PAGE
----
Indigenous Top Ten

June 29, 2022

BC announces Indigenous-focused graduation requirement

The Government of British Columbia has announced that it is implementing an Indigenous-focused graduation requirement starting in 2023-24. High school students will be required to complete an Indigenous-focused course, such as Contemporary Indigenous Studies or one of 18 eligible First Nations language courses, before they graduate from high school. The introduction of the new requirement will make BC the first province to have an Indigenous-focused graduation requirement. “There’s really good work happening and I was excited when I first heard the Ministry of Education put a mandatory Indigenous-focused graduation requirement,” said Okanagan Skaha school trustee Kathy Pierre, who is a Penticton Indian Band member. All schools will be able to implement the requirement on the timetable set out, and the focus is now on supporting teachers who have not taught the course before. Chek News | BC | Penticton Herald (BC)

RHF announces expansion of Indigenous Teacher Education Initiative

The Rideau Hall Foundation (RHF) has announced that it is investing $45M to expand the Indigenous Teacher Education Initiative. The program’s goal is to increase the number of First Nations, Inuit, and Métis teachers in Canada. RHF will invest the funding into programs that will support pathways to train new Indigenous teachers, with the aim of having 10,000 First Nations, Inuit, and Métis teachers in the education system. The program is led by RHF’s board of directors and National Advisory Committee on Indigenous Teacher Education Co-Chairs Roberta Jamieson and Dr Mark Dockstator. The funding has been provided by several partners, including the Mastercard Foundation. “While being transformational for students and Indigenous communities, First Nations, Inuit and Métis teachers are also essential to Canada’s reconciliation journey,” said RHF Director of Indigenous and Northern Relations Bill Mintram. Nation Talk (National)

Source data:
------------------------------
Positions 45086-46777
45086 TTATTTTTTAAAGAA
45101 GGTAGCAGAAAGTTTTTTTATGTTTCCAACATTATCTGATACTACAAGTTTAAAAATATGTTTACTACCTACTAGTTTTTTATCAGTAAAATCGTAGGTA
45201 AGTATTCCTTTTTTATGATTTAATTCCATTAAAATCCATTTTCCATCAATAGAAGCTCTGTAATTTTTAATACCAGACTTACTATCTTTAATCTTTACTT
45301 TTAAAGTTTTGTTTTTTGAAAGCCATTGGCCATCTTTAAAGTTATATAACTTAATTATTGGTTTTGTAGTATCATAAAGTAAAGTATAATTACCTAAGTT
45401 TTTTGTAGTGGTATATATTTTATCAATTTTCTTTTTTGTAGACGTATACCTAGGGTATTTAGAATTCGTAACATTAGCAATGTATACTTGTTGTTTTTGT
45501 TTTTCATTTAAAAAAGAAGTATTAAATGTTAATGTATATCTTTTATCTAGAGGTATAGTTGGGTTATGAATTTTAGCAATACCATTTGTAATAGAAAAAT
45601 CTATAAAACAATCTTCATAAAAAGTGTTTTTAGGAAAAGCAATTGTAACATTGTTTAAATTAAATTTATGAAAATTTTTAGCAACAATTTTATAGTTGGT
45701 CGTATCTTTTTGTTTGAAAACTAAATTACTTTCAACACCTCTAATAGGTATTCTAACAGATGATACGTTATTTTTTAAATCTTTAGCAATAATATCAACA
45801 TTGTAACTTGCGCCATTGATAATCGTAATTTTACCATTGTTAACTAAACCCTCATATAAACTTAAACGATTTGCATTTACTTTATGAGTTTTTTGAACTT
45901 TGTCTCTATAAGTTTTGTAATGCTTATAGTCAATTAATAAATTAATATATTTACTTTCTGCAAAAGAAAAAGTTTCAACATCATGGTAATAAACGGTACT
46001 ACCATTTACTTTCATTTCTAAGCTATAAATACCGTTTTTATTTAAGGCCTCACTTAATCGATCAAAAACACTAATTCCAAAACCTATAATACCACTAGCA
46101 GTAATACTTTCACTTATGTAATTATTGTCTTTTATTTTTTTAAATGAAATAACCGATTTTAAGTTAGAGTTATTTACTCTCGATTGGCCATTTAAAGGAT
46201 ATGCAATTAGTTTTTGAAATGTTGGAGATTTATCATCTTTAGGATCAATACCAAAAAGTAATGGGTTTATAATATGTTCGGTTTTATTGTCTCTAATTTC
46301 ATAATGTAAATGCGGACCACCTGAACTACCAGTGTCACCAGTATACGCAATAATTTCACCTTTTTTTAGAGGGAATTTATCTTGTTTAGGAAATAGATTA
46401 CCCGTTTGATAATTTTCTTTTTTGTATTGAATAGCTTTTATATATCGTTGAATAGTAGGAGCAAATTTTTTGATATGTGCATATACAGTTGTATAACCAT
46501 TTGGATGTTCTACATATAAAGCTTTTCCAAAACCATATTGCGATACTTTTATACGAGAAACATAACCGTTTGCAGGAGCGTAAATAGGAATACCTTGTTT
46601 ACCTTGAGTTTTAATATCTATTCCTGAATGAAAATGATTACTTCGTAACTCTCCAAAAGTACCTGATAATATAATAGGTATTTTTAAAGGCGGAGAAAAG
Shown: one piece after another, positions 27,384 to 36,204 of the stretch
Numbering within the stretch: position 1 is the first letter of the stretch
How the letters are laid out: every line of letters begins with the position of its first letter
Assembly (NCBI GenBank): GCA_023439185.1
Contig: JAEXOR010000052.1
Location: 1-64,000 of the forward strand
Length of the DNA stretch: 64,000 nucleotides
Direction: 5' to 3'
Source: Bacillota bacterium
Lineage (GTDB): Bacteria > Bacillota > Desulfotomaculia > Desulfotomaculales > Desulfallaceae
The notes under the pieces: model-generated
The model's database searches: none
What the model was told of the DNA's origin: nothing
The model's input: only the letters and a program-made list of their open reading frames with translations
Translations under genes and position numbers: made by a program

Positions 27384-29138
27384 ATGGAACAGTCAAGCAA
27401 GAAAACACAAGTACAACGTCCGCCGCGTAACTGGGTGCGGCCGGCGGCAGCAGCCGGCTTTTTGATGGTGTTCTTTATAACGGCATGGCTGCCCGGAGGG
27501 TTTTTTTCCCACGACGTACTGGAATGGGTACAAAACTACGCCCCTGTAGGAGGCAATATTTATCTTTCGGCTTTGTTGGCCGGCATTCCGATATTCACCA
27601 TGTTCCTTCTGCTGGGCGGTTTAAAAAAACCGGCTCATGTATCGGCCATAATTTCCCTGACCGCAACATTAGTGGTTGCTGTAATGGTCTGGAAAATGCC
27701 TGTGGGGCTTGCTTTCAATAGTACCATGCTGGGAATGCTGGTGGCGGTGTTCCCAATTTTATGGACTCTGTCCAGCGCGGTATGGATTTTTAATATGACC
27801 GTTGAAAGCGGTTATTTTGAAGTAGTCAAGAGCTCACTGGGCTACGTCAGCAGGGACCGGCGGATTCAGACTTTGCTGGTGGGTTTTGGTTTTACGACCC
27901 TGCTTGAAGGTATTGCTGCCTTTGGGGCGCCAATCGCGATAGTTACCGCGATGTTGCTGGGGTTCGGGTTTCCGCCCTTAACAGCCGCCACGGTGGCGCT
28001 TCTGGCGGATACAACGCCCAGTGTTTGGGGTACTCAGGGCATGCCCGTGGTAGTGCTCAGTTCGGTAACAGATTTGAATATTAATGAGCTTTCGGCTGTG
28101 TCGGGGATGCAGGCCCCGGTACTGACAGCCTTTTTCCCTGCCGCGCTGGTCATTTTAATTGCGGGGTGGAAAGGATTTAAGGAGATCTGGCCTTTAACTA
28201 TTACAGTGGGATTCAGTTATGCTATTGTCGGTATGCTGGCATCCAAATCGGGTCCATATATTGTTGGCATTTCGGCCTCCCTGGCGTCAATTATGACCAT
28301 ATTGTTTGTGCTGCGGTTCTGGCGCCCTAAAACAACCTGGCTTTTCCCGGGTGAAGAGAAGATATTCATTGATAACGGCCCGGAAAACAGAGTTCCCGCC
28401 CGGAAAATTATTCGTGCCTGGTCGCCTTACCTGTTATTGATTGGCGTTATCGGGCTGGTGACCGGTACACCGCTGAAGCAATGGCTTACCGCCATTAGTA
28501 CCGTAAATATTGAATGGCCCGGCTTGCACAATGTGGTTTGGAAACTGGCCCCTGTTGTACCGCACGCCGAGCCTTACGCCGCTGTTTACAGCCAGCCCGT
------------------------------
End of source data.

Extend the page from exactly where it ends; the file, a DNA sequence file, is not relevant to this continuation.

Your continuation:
Schools celebrate National Indigenous Peoples Day

Several schools launched new initiatives and hosted events in celebration of National Indigenous Peoples Day last week. McGill University raised the Hiawatha Wampum Belt Flag for the day to celebrate Indigenous heritage and culture. The Ottawa-Carleton District School Board skipped the playing of the national anthem and instead read a message recognizing National Indigenous Peoples Day and celebrating the first peoples of Turtle Island. In Toronto, around 1,000 students were invited to an event at the Scotiabank Arena to celebrate Indigenous cultures and learn about reconciliation. Lethbridge College hosted a round dance, unveiled a scholarship for Blackfoot students, and announcing the Aiitsi’poyoip Blackfoot Speaking Award which encourages students to preserve their Blackfoot language abilities. Students at Centennial Secondary School in Coquitlam unveiled a mosaic created collaboratively by students and faculty members. The artwork was developed in response to the news of unmarked graves at the former Kamloops Indian Residential School, and many of the tiles memorialize children who went missing while at residential school. McGill | CTV News (Ottawa) | CBC (Toronto) | Global News (Lethbridge) | CTV News (Coquitlam) (National)